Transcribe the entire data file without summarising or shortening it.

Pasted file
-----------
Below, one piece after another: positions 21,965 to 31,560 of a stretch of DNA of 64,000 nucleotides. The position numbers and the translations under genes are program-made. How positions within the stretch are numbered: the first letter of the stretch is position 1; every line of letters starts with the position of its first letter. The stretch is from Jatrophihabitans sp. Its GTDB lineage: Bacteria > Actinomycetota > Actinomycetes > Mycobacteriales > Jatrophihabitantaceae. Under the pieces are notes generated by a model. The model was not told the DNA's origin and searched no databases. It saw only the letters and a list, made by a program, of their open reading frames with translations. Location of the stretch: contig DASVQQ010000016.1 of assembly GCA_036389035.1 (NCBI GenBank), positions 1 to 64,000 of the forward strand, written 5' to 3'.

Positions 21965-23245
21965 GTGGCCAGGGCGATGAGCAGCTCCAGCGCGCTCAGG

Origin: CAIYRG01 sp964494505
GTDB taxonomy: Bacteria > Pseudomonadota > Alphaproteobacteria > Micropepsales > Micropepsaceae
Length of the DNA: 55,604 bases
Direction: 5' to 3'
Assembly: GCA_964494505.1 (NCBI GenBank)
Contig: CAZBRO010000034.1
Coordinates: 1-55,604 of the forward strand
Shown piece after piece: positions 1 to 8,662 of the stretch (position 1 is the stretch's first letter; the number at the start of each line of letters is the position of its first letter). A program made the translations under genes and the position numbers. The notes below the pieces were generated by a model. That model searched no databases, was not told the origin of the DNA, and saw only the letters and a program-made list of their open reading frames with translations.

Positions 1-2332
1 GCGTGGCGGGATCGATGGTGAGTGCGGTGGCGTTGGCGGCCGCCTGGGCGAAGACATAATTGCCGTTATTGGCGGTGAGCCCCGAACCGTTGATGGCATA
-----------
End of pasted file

Below, one piece after another: positions 21,965 to 31,560 of a stretch of DNA of 64,000 nucleotides. The position numbers and the translations under genes are program-made. How positions within the stretch are numbered: the first letter of the stretch is position 1; every line of letters starts with the position of its first letter. The stretch is from Jatrophihabitans sp. Its GTDB lineage: Bacteria > Actinomycetota > Actinomycetes > Mycobacteriales > Jatrophihabitantaceae. Under the pieces are notes generated by a model. The model was not told the DNA's origin and searched no databases. It saw only the letters and a list, made by a program, of their open reading frames with translations. Location of the stretch: contig DASVQQ010000016.1 of assembly GCA_036389035.1 (NCBI GenBank), positions 1 to 64,000 of the forward strand, written 5' to 3'.

Positions 21965-23245
21965 GTGGCCAGGGCGATGAGCAGCTCCAGCGCGCTCAGG

Origin: CAIYRG01 sp964494505
GTDB taxonomy: Bacteria > Pseudomonadota > Alphaproteobacteria > Micropepsales > Micropepsaceae
Length of the DNA: 55,604 bases
Direction: 5' to 3'
Assembly: GCA_964494505.1 (NCBI GenBank)
Contig: CAZBRO010000034.1
Coordinates: 1-55,604 of the forward strand
Shown piece after piece: positions 1 to 8,662 of the stretch (position 1 is the stretch's first letter; the number at the start of each line of letters is the position of its first letter). A program made the translations under genes and the position numbers. The notes below the pieces were generated by a model. That model searched no databases, was not told the origin of the DNA, and saw only the letters and a program-made list of their open reading frames with translations.

Positions 1-2332
1 GCGTGGCGGGATCGATGGTGAGTGCGGTGGCGTTGGCGGCCGCCTGGGCGAAGACATAATTGCCGTTATTGGCGGTGAGCCCCGAACCGTTGATGGCATA